A skilful leg-spinner in action not only makes for a great sight, in the Indian Premier League the tribe is mighty effective too. Piyush Chawla provided an example when he applied the brakes on Mumbai Indians’ opening onslaught by removing Rohit Sharma in Saturday’s IPL 13 opener, returning an impressive 1/21 in four overs.
If Royal Challengers Bangalore team up Adam Zampa with Yuzvendra Chahal in their tournament opener against Sunrisers Hyderabad on Monday, we may have the world’s top three leg-spinners in action. Afghanistan’s Rashid Khan is the leading spin force for Hyderabad while Zampa and Chahal are the top leg-break bowlers of Australia and India respectively.
Chahal has been RCB’s main spin weapon over the years and Zampa has done well for his IPL teams, starting with a six-wicket haul for Rising Pune Supergiants in 2016. Still, it is Rashid who has captured the imagination of fans with exploits in T20 leagues world over.
Chahal and Zampa are in the classical mould, working on batsmen with flight, drift and pace variation. Like most Afghanistan spinners, Rashid bowls flatter and faster. It’s the sheer variety he has that makes him compelling to watch. During the Caribbean Premier League last month, he became the youngest (21 years, 335 days) and fastest (213 matches) to scalp 300 wickets in T20 cricket.
The T20 format is a lot about dot balls and Rashid has the best economy rate in IPL—6.55 with 55 wickets in 46 matches at a superb strike rate of 19.85.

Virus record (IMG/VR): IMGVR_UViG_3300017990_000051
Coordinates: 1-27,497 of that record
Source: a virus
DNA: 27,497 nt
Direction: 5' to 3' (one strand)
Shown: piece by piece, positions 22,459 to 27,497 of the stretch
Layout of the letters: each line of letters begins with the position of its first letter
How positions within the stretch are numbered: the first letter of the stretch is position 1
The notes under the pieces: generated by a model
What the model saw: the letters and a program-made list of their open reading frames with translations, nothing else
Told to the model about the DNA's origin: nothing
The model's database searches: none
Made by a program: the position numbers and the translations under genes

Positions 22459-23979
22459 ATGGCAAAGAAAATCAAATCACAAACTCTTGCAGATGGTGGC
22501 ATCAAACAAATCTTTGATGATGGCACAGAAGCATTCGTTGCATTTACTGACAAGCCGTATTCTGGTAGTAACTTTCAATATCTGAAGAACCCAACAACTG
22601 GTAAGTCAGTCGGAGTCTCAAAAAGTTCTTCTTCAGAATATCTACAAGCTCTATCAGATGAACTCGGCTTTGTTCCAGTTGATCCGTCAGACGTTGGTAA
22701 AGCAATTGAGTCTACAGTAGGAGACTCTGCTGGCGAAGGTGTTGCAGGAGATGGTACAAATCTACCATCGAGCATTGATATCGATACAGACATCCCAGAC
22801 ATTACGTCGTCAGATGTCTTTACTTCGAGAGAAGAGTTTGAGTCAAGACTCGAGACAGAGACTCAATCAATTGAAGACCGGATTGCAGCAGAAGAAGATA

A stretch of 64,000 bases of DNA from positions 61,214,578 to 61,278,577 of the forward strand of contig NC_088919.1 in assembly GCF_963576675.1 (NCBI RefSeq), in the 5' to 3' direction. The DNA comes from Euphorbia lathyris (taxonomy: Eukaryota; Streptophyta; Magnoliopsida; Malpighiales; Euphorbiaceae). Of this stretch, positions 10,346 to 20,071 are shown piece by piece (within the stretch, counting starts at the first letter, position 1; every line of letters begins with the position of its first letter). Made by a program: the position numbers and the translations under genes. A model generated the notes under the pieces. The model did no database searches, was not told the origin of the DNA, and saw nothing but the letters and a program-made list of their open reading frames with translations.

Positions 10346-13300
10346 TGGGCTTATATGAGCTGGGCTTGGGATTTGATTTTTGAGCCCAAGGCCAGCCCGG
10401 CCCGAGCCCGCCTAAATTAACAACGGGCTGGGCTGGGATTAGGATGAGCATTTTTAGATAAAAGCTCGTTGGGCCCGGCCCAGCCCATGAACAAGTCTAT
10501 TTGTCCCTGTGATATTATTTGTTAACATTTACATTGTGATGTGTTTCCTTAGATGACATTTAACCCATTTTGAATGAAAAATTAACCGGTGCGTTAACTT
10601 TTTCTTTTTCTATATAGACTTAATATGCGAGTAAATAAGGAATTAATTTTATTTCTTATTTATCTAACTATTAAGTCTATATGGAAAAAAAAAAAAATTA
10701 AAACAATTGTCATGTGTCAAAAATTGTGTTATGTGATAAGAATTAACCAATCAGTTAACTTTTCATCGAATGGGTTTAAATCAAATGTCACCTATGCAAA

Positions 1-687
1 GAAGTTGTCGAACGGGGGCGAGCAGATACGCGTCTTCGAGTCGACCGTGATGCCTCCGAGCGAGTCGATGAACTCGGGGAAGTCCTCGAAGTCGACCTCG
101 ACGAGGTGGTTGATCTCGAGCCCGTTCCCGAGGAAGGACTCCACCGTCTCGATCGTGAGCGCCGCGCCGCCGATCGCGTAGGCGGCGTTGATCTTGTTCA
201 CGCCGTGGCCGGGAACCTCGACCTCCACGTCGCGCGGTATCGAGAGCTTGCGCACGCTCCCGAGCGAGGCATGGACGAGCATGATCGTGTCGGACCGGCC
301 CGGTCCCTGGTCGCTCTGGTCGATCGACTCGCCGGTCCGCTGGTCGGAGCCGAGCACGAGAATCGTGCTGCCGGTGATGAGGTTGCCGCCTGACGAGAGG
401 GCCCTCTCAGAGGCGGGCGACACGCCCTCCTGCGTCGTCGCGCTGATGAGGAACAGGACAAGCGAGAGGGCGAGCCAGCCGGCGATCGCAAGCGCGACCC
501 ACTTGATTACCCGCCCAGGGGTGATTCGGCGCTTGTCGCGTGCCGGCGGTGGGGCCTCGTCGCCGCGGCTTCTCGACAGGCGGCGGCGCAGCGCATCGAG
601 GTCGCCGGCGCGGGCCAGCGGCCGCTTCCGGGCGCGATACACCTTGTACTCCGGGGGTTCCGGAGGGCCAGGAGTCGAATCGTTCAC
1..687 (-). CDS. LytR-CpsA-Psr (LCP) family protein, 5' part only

In Monday’s game, the highlight will be his battle with RCB captain Virat Kohli. IPL’s top run-scorer has had issues against leg-spinners and the world’s top batsman will be playing after several months due to the pandemic. Rashid and other SRH bowlers promise to test Kohli.
“As a bowler I will try my best to bowl my best deliveries to him. It doesn’t matter what the result is as long as I am giving my best. Bowling in the right areas is what matters to me, so I’m looking forward to the match. He (Kohli) will be back after a long break so let’s see what’s his reaction, how he goes,” said Rashid, who celebrated his 22nd birthday on Sunday, during a media interaction.
“I love it when somebody like him (Kohli) is batting against me. As a bowler you always want the best competition, so I would rather take the pressure; I will enjoy bowling to him.”
Rashid doesn’t depend on big leg-breaks. Still, he has added such variety to his bowling that he can adjust to any surface or condition. The Afghanistan ace said he bowls off different grips and uses them depending on how the pitch plays.
“I bowl leg-spin with four or five (different) grips. I bowl them according to the wicket… every grip gives me a different reaction after pitching, that’s how I bowl my four overs and keep mixing it up.”
It’s not just the variations. Afghanistan spinners, who are mostly self-coached, rely on strong hands and shoulders to impart spin and speed. “I generate my pace using fingers and shoulders a lot. I bowl with the top of the fingers, that’s how I generate the pace. The quick arm action I have helps me to add speed as well.”
Add his accuracy and taking chances against Rashid’s bowling is not easy. Teams base their strategy on playing him out and targetting other bowlers. It suits him. “I never think I have to take so many wickets, I’m always focusing on bowling economically and that helps the others to take wickets. That’s what matters.”